here's two photos i took of my double handed grips
http://i40.tinypic.com/hwbcco.jpg
http://i43.tinypic.com/334ooz8.jpg

What, no-one holding it sideways????
back when ammo was cheap and plentiful and i was sorta stupid, I have wasted several hundred rounds doing that, once you get the hang of it you can hit what you're shooting at most of the time... but not all the time. I prefer to hit my target all of the time and actually use the sights. the sights aren't on there for decoration! lol
i haven't tried gangsta with revolvers. I don't think gangsta works with revolvers.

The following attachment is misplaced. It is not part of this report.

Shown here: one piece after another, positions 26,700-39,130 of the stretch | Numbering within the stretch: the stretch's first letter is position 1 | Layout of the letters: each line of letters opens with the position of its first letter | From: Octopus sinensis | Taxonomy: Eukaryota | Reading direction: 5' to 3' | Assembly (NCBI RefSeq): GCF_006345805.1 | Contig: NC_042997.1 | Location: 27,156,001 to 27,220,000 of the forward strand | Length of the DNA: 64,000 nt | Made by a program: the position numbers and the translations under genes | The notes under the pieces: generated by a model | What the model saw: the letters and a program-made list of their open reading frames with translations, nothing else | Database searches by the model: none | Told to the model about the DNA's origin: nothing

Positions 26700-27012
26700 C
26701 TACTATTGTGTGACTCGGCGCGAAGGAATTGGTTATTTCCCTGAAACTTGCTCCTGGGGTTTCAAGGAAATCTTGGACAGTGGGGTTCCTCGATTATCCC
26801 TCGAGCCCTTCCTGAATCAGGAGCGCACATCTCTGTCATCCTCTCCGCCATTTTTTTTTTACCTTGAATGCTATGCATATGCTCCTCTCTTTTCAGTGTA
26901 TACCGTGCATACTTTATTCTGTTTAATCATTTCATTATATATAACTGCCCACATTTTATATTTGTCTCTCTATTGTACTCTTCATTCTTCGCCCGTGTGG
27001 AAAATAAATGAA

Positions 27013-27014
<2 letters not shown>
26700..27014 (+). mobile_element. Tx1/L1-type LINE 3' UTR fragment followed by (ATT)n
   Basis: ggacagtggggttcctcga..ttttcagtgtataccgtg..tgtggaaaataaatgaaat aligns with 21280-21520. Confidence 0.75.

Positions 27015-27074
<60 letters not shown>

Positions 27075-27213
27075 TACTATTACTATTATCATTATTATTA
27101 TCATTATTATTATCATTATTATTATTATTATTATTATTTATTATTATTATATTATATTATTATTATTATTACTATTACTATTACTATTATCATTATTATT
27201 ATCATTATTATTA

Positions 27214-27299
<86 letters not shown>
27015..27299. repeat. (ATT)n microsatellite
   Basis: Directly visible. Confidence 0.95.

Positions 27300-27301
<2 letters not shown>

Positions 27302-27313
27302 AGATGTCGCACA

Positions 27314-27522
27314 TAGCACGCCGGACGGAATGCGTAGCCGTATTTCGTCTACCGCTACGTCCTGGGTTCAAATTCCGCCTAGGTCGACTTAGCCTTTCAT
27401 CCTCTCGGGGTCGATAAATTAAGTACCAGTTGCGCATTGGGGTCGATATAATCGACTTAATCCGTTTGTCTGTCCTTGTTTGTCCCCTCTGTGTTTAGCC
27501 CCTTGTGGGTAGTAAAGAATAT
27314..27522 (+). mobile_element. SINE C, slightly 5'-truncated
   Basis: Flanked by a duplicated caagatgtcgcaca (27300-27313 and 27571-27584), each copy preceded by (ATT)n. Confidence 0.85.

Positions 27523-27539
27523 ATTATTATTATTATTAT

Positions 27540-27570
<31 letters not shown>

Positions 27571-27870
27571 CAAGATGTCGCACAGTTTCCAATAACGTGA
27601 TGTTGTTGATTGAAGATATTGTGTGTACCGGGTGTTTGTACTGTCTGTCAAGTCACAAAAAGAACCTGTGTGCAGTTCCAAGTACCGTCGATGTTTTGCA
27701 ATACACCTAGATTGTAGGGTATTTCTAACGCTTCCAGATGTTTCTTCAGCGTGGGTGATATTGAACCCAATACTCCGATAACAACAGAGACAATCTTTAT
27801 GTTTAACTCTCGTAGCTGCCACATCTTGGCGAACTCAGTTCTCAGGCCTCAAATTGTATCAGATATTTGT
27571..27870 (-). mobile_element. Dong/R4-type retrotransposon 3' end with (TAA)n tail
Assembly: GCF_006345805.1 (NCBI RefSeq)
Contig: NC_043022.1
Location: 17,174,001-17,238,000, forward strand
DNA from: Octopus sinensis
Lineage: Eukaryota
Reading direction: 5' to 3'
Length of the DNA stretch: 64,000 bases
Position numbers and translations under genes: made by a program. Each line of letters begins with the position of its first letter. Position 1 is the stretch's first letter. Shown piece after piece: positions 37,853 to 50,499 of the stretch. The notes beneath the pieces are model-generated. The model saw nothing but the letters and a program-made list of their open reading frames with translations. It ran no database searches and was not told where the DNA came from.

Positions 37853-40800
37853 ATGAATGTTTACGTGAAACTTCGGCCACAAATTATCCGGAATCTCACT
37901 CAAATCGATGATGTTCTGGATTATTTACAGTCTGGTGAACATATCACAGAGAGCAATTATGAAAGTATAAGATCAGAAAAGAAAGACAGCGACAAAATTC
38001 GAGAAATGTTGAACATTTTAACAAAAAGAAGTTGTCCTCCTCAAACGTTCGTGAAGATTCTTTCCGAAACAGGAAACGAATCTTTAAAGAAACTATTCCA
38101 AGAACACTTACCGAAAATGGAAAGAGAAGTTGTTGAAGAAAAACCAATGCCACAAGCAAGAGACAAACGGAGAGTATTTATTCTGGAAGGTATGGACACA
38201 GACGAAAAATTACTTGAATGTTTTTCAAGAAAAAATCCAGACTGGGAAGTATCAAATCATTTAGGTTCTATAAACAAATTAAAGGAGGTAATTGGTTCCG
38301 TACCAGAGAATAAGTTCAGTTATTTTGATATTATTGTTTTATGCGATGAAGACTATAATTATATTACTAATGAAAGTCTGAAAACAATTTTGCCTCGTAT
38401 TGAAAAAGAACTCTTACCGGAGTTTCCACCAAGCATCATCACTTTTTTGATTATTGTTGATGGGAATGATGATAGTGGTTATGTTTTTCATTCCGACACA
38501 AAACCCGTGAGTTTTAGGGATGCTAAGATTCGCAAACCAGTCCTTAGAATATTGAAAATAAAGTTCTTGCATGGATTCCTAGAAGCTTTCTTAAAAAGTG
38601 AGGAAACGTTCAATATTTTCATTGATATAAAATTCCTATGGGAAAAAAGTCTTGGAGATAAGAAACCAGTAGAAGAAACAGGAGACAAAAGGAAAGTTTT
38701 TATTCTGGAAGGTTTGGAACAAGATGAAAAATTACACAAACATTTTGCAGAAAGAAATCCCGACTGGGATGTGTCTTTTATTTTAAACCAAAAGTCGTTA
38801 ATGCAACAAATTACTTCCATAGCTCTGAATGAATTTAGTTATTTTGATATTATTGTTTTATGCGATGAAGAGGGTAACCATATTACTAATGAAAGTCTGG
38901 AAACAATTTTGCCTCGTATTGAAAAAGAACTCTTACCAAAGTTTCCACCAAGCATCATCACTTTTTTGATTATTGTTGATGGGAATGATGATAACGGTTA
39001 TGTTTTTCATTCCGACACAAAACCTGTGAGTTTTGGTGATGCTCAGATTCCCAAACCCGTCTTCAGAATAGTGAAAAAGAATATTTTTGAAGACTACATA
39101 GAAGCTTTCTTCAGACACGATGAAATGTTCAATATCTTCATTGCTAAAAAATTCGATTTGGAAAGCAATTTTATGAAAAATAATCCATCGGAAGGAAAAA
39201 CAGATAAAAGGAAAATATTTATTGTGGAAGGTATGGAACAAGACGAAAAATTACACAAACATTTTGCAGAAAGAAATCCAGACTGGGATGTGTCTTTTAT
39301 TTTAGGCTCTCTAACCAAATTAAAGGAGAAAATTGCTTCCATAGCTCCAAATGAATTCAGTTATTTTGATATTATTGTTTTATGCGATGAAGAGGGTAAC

RetiredUSNChief
November 1, 2013, 03:40 AM
i haven't tried gangsta with revolvers. I don't think gangsta works with revolvers.

Gangsta isn't there for accuracy...it's there for showmanship and intimidation. "Posturing", in other words.

:rolleyes:

Master Blaster
November 1, 2013, 02:38 PM
The thumbs have two roles in a proper handgun grip. Number One is to stay out of the way. Number two is to cock the hammer on Single action guns.
Here is Jerry Miculek's advice:

http://www.shootingusa.com/PRO_TIPS/MICULEK2/miculek2.html

Master Blaster
November 1, 2013, 03:13 PM
Here is what the Army Marksmanship Unit Manual says about grip:

C. GRIP.

The proper grip is one which provides the shooter with the maximum control of the weapon. To maintain a natural sight alignment, he must hold the weapon firmly and be able to apply positive, straight to the rear pressure on the trigger that will not disturb sight alignment.